February 9, 2009 11:55 am ET by Kyle Whelliston
BATON ROUGE -- When the ax started falling in the SEC last month with midseason firings, the thought around here was that it was kinda cute. Four such severances in four years seemed like another indication that the pressures of BCS basketball were getting to be more in line with those of the pros, where seven coaches have been fired so far in 2008-09. The power conferences were getting increasingly like the NBA, we thought, and the next logical step would be 48-minute games or shoe deals for individual players. Didn't figure that this bad idea would hit our level so soon.
On Friday, Tennessee State embarrassed Cy Alexander by firing him 12 games into the OVC season. The reason given was the need for a "new direction," the same phrase we've been hearing for years at the higher levels when an NBA team gets out to a poor start. From everything we saw and heard at the OVC tournament last March, this would have been done last summer if the Tigers hadn't come out of a seven-seed to make the title game against Austin Peay. The school was just waiting for the right excuse, and a 6-16 overall record was good enough.
Alexander, who's coached for 24 years, deserves better treatment and more respect than this. He took South Carolina State to five NCAA tournaments, won three coach of the year titles in the MEAC, and is still spoken of as a living legend around that league. In the OVC, which honestly isn't a much higher level of basketball (and plays almost just as many guarantee games), Alexander was eight games under .500 in league games since 2003. The very least TSU could have done was let him coach until the end of the season.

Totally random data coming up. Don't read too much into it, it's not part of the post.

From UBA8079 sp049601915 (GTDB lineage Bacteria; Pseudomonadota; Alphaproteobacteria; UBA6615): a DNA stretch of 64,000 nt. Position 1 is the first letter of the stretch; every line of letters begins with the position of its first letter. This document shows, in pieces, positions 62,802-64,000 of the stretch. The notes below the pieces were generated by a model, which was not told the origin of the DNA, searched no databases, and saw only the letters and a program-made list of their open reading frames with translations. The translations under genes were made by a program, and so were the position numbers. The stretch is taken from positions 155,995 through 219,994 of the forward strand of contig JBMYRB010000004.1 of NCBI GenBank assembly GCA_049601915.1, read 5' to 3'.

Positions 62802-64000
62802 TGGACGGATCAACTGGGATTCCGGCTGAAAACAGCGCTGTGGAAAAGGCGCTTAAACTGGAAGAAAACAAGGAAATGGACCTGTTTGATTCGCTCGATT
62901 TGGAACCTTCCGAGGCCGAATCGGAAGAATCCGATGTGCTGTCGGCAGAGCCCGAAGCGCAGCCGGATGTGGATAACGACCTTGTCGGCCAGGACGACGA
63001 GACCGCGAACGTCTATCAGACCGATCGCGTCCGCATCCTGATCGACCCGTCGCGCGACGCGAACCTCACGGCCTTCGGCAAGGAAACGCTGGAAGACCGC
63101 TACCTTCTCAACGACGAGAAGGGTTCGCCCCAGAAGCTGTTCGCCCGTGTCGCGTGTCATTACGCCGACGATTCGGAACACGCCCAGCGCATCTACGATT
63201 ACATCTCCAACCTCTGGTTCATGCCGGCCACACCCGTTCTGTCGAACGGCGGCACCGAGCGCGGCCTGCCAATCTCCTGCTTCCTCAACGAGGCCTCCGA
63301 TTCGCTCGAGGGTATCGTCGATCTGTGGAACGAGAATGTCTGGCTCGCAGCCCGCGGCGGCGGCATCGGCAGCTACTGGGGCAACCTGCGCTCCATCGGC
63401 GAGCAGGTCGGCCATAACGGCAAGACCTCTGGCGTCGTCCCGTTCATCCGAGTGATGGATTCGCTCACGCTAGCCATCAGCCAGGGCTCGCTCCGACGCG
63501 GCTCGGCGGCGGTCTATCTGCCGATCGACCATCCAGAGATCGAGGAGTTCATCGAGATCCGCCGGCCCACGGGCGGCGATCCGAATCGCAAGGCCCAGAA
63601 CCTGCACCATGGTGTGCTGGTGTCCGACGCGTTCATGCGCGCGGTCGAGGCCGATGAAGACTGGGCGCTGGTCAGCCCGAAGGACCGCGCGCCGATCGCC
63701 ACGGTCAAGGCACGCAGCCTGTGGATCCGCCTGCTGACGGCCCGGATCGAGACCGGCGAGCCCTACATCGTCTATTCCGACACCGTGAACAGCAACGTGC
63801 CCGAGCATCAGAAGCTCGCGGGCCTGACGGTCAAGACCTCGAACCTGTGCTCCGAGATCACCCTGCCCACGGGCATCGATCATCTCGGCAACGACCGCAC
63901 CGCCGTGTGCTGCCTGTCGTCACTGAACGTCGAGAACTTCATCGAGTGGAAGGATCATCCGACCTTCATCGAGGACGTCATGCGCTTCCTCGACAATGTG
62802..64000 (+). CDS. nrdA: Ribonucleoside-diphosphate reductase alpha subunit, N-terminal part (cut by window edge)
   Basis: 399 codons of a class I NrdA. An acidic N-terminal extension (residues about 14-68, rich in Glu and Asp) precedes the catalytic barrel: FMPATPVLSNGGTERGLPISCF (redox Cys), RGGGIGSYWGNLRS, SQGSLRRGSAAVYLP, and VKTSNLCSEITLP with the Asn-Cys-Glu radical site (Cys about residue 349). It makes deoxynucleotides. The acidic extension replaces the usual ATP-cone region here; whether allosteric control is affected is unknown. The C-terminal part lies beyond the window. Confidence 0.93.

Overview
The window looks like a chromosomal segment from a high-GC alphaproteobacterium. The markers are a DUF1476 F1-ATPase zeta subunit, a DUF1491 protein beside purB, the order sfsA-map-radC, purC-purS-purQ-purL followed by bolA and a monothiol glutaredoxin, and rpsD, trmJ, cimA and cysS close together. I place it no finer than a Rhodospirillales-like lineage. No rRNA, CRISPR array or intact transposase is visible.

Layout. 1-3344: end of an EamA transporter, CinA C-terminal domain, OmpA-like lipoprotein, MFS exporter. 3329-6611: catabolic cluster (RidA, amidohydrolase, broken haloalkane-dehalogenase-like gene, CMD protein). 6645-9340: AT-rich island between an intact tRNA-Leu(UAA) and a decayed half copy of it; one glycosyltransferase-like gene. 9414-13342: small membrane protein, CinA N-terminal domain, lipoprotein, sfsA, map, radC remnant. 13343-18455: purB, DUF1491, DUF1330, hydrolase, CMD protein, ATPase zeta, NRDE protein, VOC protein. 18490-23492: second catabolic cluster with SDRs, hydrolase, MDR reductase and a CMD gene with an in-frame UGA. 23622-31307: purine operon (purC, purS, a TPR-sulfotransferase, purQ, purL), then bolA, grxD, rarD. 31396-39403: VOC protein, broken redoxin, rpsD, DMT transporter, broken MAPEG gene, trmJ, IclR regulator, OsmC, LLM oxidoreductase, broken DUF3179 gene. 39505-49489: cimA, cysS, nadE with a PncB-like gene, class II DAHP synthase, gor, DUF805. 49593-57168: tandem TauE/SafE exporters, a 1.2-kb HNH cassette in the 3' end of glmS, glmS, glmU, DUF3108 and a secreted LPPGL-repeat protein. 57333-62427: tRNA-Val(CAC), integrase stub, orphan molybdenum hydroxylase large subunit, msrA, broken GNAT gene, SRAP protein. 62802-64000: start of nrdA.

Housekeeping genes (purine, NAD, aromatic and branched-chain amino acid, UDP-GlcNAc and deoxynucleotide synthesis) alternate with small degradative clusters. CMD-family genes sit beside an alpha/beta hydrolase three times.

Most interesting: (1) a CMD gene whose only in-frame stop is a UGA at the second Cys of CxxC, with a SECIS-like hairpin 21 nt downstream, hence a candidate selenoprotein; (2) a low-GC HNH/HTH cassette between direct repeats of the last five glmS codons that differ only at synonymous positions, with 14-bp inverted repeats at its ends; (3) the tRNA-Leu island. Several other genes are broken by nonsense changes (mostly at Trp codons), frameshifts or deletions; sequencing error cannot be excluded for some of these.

Obviously, this isn't the pros. There's no trading deadline, and players have to wait a year if they want to go anywhere else -- which is 365 days longer than schools have to wait to alter course with coaching changes. Either way and in any event, TSU would have to wait until summer recruiting to start on this "new direction." With the intricate systems the NCAA has in place, few things could be more disruptive than a midseason firing, or a more blatantly indicative of executive ego.
Unfortunately, we're going to see a lot more of this going forward. Here in the mid-majority, we really thought we were immune to this kind of nonsense... but like the off-court player issues that have become part of leagues like the WAC, WCC and America East, this has become a much less enjoyable pursuit.
Atlantic 14: On Saturday, a city team with a name the national media still can't pronounce led nearly wire-to-wire, shot 81 percent in the first half, and didn't need a basket for the last 7:44 as Duquesne X'ed out the No. 1 team in out TS-22 index 72-68. It's hard to imagine that this will destroy anything more than the Musketeers' (20-3, 8-1) poll ranking, as Xavier lost in Pittsburgh two years ago and somehow regrouped to make the Round of 32. It wasn't the ball control issues that we've been talking about all year that sunk Xavier, it was a freak shooting half against the nation's No. 8 field goal defense. Dayton (7-2) took its second A-14 loss of the year on Sunday, a turnover-riddled 13-point drop at Charlotte, in advance of the big XU-UD showdown on Wednesday. Saint Joe's is between at 7-1; at least there's a clear top tier this year.